I wondered what the hell the security guard was going to do, toss me out of the hospital? Handcuff me?
“OOOOOHHHHHH FUUUUCKKKK, ARREST ME!” I yelled.
The niminy piminy ladies gave up and handed me over to the custody of a male nurse. In between my groans and whimpers I managed to ask if I had been brought to a church or a hospital.
He was very sympathetic and understanding. He carefully helped me into the bed, and gave me the reassurance that my health and well-being was truly a concern in this facility.
After this I was able to relax into a delirium of loud screaming, groaning, and an occasional curse word, fueled by the fiery pain in my side.
At this point, I thought that I either had a bowel obstruction or a ruptured appendix.
An IV was started, and after what seemed like 15 lifetimes, but was actually more like 15 minutes, pain medication began to take effect. My screams decreased slightly in volume. The analgesic really wasn’t that effective. But it did help a little.
Then the very nice, kind, compassionate male nurse, injected a much more powerful painkiller into the IV. It must have been a horse tranquilizer. Within minutes my screams softened, to a more intelligible huffing and puffing and light whimpering. And I was actually able to lie still. That’s when Scott came along.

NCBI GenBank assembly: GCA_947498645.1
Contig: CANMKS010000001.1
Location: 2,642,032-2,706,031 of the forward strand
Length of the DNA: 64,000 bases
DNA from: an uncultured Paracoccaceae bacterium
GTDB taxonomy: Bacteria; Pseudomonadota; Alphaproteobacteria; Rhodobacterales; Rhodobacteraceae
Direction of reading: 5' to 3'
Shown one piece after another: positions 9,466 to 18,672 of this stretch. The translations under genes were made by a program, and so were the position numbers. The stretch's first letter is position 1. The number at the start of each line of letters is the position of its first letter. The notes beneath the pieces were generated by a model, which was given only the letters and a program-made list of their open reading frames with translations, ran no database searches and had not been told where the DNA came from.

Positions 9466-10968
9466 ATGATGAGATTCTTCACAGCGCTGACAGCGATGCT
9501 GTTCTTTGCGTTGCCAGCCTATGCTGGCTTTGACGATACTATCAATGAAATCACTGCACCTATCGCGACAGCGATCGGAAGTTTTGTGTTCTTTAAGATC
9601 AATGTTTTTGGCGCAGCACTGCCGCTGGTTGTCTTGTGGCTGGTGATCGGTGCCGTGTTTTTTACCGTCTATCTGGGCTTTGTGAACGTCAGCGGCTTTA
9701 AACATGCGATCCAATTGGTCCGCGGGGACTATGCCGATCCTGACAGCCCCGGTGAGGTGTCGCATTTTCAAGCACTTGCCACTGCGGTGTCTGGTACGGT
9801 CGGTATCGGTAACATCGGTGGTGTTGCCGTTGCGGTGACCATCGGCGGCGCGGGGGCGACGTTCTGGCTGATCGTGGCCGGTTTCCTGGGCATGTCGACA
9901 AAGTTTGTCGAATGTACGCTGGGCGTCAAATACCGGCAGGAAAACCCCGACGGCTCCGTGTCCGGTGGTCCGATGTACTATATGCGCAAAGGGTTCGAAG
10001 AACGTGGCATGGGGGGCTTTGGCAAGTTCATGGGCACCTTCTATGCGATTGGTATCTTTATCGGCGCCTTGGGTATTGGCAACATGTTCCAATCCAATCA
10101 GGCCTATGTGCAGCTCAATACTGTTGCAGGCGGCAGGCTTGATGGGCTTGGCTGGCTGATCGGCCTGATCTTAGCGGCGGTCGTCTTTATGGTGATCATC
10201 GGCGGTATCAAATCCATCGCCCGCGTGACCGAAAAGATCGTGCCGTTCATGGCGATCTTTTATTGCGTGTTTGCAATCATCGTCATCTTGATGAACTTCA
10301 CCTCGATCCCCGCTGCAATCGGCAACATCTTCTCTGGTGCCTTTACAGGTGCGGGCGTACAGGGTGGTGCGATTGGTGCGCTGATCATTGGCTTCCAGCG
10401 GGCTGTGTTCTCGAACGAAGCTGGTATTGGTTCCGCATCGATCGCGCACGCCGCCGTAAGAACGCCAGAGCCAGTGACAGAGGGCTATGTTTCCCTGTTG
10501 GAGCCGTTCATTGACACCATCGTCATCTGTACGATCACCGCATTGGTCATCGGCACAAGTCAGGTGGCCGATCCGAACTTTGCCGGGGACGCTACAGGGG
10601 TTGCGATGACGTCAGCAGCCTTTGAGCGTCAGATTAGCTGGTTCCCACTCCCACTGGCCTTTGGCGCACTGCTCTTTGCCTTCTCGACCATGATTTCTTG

Scott was another nice, kind, compassionate healthcare worker. He wheeled me into a dark room with a monstrous-sized machine and gently CT scanned my abdomen.
Within a few minutes after the CT scan, the breech baby in my belly must have turned. I suddenly felt a wave of relief, and within minutes the raging inferno inside subsided to low-glowing embers.
It was over. Thank God it was over.
I had to wait around a while for a diagnosis. My wife said she thought it was a kidney stone. I told her she was crazy. No, I advised her that this was a bowel obstruction. That’s exactly what it felt like. Like a bowel obstruction that suddenly came loose, allowing relief. But she stood her ground. And I stood my ground.
Then the doctor came by and told us it was a kidney stone. Well hell.